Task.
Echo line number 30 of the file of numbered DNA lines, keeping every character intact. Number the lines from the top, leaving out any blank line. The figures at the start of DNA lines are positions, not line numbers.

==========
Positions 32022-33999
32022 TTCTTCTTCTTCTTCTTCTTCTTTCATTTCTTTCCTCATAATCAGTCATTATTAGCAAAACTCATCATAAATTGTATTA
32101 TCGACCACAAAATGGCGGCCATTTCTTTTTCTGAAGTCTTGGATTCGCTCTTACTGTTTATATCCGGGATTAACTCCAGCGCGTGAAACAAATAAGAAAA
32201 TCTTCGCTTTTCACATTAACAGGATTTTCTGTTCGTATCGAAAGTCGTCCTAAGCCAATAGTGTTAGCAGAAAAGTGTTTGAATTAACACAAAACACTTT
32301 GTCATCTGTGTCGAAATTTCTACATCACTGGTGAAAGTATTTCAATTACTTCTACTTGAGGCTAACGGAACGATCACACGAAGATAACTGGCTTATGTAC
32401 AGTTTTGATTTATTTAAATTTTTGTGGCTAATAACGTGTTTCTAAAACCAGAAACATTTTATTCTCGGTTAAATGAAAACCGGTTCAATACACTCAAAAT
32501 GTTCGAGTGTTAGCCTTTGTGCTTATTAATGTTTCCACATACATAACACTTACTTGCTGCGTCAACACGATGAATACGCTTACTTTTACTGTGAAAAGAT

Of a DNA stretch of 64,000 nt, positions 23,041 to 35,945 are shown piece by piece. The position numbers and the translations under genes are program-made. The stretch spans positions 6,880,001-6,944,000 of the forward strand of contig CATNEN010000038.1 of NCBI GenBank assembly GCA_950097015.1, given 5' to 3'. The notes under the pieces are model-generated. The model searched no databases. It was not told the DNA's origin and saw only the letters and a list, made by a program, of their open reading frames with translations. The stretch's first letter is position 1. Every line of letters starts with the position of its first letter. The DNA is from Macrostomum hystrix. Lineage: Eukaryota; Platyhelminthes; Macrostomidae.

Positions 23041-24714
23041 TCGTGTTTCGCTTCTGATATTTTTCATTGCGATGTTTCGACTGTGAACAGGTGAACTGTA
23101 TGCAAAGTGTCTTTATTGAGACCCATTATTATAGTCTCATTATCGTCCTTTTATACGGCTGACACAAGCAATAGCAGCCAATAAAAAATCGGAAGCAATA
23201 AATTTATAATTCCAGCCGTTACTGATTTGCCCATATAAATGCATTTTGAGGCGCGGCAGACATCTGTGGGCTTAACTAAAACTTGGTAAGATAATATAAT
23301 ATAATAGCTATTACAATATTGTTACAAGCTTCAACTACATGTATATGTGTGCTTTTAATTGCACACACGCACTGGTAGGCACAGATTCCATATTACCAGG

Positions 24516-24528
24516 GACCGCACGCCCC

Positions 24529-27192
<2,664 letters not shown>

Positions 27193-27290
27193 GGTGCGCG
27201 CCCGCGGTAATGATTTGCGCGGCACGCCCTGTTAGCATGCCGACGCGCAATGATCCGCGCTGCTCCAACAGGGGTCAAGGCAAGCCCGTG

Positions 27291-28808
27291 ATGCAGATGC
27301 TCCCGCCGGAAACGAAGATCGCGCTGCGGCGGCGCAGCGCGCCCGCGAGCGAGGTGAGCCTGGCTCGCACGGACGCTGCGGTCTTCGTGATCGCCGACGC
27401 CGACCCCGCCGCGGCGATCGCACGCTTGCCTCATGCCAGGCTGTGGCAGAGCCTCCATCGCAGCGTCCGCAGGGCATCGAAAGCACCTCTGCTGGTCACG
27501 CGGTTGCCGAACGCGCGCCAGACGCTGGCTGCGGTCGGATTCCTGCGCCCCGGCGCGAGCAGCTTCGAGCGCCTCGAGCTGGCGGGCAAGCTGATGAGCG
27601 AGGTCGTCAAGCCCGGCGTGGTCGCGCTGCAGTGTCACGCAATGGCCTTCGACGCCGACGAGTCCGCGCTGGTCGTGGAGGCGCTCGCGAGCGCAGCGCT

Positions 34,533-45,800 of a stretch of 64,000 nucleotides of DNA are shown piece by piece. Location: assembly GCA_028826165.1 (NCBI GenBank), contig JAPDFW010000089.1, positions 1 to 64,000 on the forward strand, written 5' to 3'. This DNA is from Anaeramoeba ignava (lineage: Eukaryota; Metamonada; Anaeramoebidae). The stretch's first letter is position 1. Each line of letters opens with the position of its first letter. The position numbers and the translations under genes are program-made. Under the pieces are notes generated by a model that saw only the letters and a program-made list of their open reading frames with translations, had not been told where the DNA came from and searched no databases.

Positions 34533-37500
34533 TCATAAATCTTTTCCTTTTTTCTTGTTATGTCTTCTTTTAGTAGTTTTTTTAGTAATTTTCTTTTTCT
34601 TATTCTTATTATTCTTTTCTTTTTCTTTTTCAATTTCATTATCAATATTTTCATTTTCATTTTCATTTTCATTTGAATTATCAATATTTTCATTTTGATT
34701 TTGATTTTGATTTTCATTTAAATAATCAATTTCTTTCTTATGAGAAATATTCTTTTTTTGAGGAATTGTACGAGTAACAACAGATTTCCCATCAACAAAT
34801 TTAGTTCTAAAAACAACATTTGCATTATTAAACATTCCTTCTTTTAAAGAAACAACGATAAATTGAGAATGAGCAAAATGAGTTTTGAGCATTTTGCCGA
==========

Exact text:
34601 TATTCTTATTATTCTTTTCTTTTTCTTTTTCAATTTCATTATCAATATTTTCATTTTCATTTTCATTTTCATTTGAATTATCAATATTTTCATTTTGATT